This post is in response the Friday Fictioneers. The challenge is to write a story with a beginning, middle and end in 100 words or less using the picture prompt below.
The movie set looked realistic. Small boutiques lined the winding narrow cobblestone streets. Mannequins replaced actual customers in the store fronts. The old blue roadster parked at the curb beneath the gas streetlights added a finishing touch to the set.
After my mother died I remember my dad taking me to dinner at Finnieston’s, a diminutive blue building on Argyle Street. We would take the Argyle Line and get off at the Exhibition Centre railway station. He would order his Bangers and mash. It was an experience a little lad like me will never forget.
I am finding it very hard to find a job in Milan. I touted my many skills to potential employers. I have mention my ability to design bridges, waterways, cannons, armored vehicles and public buildings. Surely one of those many skills will make an impact on my future.
Perhaps my potential employer has enough candidates better qualified than me. Should I tell him I can also paint.
This post is submitted to Friday Fictioneers. The challenge is to write a story with a beginning, middle and end in 100 words or less using the picture prompt below.
My grandmother kept a meticulous record of every family member in her large white bible. Each child’s birthday was recorded in her beautiful handwriting. She lived long enough to record some of their deaths.
Near her death I was sitting beside her as she remembered each one with a special story.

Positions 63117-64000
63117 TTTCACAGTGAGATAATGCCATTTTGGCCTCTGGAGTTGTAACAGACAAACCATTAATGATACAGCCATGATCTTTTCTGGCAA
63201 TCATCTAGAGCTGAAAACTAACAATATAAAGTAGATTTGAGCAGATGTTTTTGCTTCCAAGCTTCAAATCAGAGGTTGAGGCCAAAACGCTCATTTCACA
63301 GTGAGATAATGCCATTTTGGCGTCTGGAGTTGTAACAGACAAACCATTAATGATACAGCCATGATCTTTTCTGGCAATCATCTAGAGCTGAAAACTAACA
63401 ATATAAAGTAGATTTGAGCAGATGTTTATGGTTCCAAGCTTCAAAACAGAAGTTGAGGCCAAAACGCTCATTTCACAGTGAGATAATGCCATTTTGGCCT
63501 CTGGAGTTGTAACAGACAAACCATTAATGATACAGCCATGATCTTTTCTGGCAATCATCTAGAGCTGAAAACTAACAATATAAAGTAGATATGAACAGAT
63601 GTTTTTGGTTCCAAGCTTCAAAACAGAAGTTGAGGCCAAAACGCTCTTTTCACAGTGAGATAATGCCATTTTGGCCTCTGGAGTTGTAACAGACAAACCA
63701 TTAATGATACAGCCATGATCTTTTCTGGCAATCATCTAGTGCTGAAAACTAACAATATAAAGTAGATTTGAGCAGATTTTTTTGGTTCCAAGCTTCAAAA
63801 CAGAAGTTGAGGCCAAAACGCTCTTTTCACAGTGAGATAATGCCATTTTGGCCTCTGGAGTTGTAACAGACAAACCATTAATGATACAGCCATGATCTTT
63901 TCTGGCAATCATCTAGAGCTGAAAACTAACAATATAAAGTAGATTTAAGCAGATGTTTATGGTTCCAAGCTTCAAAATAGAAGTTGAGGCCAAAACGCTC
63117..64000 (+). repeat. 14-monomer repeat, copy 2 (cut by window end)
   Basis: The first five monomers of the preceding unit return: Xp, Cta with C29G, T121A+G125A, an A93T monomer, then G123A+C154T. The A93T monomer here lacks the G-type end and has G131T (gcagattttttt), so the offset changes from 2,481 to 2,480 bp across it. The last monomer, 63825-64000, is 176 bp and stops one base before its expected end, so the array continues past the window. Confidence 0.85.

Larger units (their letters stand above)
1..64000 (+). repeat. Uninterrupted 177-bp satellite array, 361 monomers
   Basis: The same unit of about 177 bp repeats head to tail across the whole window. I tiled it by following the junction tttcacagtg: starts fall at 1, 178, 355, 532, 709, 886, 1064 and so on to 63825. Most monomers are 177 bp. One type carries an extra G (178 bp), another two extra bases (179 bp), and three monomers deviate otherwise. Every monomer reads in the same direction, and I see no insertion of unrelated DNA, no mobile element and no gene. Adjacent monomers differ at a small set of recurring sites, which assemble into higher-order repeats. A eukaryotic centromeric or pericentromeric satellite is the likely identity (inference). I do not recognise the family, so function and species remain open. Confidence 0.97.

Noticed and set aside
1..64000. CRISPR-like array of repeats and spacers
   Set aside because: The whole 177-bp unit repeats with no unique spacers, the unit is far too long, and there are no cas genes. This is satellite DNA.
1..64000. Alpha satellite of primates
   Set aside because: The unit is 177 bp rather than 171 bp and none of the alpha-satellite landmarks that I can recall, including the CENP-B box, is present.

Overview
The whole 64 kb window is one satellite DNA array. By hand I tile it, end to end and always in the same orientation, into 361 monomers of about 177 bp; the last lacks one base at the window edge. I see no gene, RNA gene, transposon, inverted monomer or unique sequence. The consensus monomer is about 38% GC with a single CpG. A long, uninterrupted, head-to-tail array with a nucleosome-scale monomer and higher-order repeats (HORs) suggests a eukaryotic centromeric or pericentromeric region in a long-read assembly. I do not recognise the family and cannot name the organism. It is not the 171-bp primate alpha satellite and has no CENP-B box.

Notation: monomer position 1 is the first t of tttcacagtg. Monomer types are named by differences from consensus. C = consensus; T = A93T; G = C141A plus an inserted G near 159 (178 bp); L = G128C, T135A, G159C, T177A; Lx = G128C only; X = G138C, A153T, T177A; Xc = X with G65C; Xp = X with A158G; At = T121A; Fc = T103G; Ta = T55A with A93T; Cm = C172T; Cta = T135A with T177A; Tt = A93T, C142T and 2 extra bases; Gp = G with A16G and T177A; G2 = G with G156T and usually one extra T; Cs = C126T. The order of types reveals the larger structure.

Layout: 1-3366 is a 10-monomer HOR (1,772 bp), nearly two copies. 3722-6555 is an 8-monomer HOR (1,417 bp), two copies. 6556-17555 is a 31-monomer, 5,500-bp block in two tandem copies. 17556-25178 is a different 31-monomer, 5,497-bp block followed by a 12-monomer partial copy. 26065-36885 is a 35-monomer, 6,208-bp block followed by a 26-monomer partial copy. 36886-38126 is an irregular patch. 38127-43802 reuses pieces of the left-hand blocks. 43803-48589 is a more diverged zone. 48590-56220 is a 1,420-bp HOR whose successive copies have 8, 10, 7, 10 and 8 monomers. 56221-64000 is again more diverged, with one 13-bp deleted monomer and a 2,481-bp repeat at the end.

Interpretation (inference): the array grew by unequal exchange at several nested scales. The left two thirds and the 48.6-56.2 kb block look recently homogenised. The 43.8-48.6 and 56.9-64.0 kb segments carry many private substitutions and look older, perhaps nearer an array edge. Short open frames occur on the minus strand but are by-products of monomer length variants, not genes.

I noticed one entry labeled James that had the same birth and death date. I asked my grandmother about it.
“That was your uncle Jim,” she said crying.
I never knew I had an uncle. “What happened to him,” I asked.
Write a complete story with a beginning, middle and end using 100 words or less. My story begins after the photo below.
It was a warm and, thanks to the blooming bougainvillea’s, a pleasingly fragrant night in Arles France. He saw Paul sitting at their favorite table drinking his glass of absinthe. Paul’s wife was, of course, not there.
He approached the table. He was holding the bloody blade. He appeared to be in a trance. He pressed a towel to his head to staunch the gushing blood. Taking the red soaked towel from his head he turned this head toward Paul.
The night deepened. They were closing in on him. He could hear the hounds wailing just beyond the trees in the distance. The cacophony of the tracking dogs and horses trampling through the woods was putting him into a sheer state of panic. He was unable to rest or stop. His terror was growing by the minute. Planning for his escape had consumed his thoughts the last five years of his imprisonment. His immediate mission was to vanish into the vast Hinderlands of the Blue Ridge Mountains.
“It is just like the flu. Believe me nothing is going to happen to you. Just a few of my friends will be there. One day we will look back on this and laugh. Everyone is healthy; everyone is just fine. Put that ugly mask away my faithful friend. Whatever happened to your devil may care attitude?”
It wasn’t the way things were supposed to work out. The promise of having friends and family visit was one of the main selling points in moving into assisted living. The ability to maintain contacts would keep him from going insane.
Now it’s just the staff. The same old staff now wearing masks. What the hell has happened. They say the most terrible legal sentence to impose on someone was solitary confinement.
Far beyond the window, at the edge of some tall willows and behind the gate, he can see his granddaughter. Even from here he can see her crying.